It seems like just a minute ago that Indian Prime Minister Narendra Modi was in Australia, hugging his counterpart Anthony Albanese in front of a crowd of 20,000 ecstatic followers. Now he’s about to jet off to the United States to do it all again. Modi’s last public visit to the United States in 2019 is best remembered for the Texas diaspora event “Howdy Modi”, which lives on in the imaginations of all Indians thanks to its unforgettable name.
This time though, the ante is upped: it is an official state visit, and Modi will be honoured with a state dinner on 22 June, after addressing a joint session of Congress and Indian–American diaspora leaders. It won’t be another Howdy Modi event, much to the dismay of news media everywhere, but instead will be a much smaller gathering held at the Ronald Reagan Building and International Trade Centre, which has a capacity of less than 1000.
With Modi’s one-time visa ban to the United States now ancient history, US President Joe Biden has several reasons to welcome Modi with open arms. One is geopolitical: it will come as no surprise that India is, to the United States, a potential bulwark against China. The White House has hailed the relationship between the two countries as “the warm bonds of family and friendship that link Americans and Indians together”. India and the United States share many interests, from technology to counter-terrorism, outer space to clean energy, however do not have a formal alliance. The United States is India’s largest trading partner, with overall bilateral trade reaching US$157 billion in 2021, according to the State Department. They are also brought together in various multilaterals, such as the Quad, the ASEAN Regional Forum, the G-20 and more.
Second, there is also the strength and might of the Indian–American diaspora. Numbering around 4.9 million, it is a group that is wealthy, aspirational, politically energised – and one that votes in increasing numbers. It also counts among its numbers the current Vice President in the biracial Kamala Harris, and two contenders in the Republican Party presidential primaries, Nikki Haley and entrepreneur Vivek Ramaswamy.
With a lot at play, how will this week’s visit pan out?
One thing is certain: Biden will, without doubt, lean into the trademark Modi bearhug. Biden has all the trademarks of a hugger.
What is less certain is just how he will parse his message so it doesn’t alienate Modi and India – a partnership that is important to Washington – but also doesn’t alienate liberal elites, those who foreground human rights, civil liberties, the separation of powers, and in particular democracy, which is one of Biden’s core projects. This visit comes just months after Biden hosted his second Summit for Democracy, and he has often spoken of the need to bolster democracy as the best way to realise lasting peace, prosperity and human dignity.
India is now regularly described as an illiberal democracy. For Biden, embracing the Indian leader under whose rule the democratic backsliding has occurred, is a choice. The visit comes a week after Twitter founder Jack Dorsey accused New Delhi of seeking to censor content on the platform, causing rancour in India. With technology a key area of cooperation, it might be a topic hard to avoid.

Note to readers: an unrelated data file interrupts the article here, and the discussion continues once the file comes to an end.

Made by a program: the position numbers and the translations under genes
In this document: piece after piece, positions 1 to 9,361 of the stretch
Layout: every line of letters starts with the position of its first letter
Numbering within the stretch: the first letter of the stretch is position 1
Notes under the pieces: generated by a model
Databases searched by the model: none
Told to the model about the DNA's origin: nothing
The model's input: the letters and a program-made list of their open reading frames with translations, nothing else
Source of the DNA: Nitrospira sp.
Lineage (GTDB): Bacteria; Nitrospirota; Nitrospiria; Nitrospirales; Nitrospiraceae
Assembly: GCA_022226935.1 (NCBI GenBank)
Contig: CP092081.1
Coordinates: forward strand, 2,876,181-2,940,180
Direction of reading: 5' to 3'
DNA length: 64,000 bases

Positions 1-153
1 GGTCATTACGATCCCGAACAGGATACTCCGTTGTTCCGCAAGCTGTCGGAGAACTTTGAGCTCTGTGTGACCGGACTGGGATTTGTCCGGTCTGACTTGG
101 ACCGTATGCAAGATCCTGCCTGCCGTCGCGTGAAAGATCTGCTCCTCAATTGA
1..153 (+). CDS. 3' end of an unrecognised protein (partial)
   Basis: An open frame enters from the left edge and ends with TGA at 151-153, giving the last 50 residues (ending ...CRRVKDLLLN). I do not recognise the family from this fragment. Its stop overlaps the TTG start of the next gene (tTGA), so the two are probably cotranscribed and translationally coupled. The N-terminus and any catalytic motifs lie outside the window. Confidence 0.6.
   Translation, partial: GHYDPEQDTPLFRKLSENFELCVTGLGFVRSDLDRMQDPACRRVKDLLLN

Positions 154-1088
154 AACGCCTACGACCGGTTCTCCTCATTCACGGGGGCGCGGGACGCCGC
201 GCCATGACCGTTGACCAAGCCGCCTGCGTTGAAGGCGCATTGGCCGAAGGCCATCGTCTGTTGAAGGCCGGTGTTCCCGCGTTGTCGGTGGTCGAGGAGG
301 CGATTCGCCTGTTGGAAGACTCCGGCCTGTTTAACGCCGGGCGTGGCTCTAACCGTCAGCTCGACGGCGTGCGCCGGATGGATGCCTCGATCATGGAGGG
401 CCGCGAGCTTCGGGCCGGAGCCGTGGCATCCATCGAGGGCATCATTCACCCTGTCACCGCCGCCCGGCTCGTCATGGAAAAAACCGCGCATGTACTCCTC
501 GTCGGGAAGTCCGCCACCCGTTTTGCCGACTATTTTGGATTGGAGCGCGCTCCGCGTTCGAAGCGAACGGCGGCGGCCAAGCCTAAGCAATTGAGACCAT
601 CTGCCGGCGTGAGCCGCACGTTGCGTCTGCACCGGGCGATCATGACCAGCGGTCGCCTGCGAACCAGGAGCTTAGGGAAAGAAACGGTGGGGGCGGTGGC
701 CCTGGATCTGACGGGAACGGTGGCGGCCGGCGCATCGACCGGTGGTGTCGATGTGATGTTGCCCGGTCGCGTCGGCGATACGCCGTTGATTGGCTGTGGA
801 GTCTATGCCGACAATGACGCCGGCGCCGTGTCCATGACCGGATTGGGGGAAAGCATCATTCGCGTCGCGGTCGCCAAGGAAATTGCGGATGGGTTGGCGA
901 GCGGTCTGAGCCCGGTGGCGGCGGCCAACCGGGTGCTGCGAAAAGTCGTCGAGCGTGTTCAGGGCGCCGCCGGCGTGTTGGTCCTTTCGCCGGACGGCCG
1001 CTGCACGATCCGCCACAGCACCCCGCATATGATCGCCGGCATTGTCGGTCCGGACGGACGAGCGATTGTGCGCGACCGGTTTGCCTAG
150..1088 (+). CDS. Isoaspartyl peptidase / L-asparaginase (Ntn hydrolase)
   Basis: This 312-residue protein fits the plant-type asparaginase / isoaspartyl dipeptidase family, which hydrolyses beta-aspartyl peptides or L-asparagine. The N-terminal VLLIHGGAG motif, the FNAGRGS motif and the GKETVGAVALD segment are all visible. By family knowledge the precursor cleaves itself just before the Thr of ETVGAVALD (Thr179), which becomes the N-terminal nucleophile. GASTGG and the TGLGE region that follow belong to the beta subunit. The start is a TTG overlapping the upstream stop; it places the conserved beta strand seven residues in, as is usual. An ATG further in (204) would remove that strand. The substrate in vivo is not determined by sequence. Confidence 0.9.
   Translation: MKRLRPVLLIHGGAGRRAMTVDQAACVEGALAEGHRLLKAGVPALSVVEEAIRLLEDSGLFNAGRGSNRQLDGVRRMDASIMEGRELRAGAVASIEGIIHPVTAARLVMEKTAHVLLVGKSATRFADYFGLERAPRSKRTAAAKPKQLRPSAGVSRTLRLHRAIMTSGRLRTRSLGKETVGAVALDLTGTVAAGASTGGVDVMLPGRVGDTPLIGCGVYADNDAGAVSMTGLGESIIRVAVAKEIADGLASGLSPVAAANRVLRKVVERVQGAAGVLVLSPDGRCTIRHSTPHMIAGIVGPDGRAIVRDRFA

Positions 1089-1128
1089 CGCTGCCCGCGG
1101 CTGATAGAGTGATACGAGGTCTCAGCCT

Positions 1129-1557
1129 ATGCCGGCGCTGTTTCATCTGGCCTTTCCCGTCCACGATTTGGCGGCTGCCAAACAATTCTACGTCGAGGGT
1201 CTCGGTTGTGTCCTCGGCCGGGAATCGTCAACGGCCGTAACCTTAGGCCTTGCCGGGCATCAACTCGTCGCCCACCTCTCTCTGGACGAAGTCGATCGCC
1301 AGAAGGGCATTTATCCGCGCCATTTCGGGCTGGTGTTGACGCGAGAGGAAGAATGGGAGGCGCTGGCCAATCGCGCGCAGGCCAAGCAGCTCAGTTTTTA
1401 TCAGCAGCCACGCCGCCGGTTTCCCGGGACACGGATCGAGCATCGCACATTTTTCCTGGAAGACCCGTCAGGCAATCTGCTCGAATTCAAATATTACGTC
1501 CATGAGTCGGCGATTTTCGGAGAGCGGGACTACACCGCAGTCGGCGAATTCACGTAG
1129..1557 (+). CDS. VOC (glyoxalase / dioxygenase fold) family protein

Biden is, of course, in an unenviably tight spot. What he does is one thing, but the words he uses will be extremely cautious – and significant. Will he address rising autocratisation? And how?
There are clues in the words of Secretary of State Antony Blinken, who spoke at an event hosted by the US–India Business Council in Washington, DC last week.
“We know that India and the United States are big, complicated countries,” he said. “We certainly have work to do to advance transparency, to promote market access, to strengthen our democracies, to unleash the full potential of our people. But the trajectory of this partnership is unmistakable and it is filled with promise.”
Slick and on message, Blinken’s words addressed the complexities but slid over them towards a bright shared future.
This is an evolution for the administration: in April, US Commerce Secretary Gina Raimondo spoke after a trip to India, in comments that were gushing and confusing at the same time. Wearing what looked like an approximation of a sari, Raimondo spoke convincingly about Modi and the partnership. “He is unbelievable, [a] visionary, and his level of commitment to the people of India is just indescribable, and deep and passionate and real and authentic.” She goes on to tell an anecdote about broaching the issue of online disinformation with him. It’s confusing; I still can’t grasp the final message.
And this is the crux of why investing in political communication matters so much. A coherent and consistent message is key. There’s a difficult balancing act here between currying favour with a somewhat unsavoury leader and the need to keep your political base onside by not getting too close. This is particularly pertinent given that there are a number of protests planned for Modi’s US visit, and that anti-Modi groups and communities in the United States are mobilising swiftly. For all the talk of tech cooperation and AI (artificial intelligence that is, not American and Indian tech cooperation, as per the Raimondo comments), this is where investing properly in skilled human communicators is vital. Now is not the time to ask ChatGPT to write a speech. Getting a clear message across is a tough tightrope to walk; whether Biden manages not to fall off remains to be seen.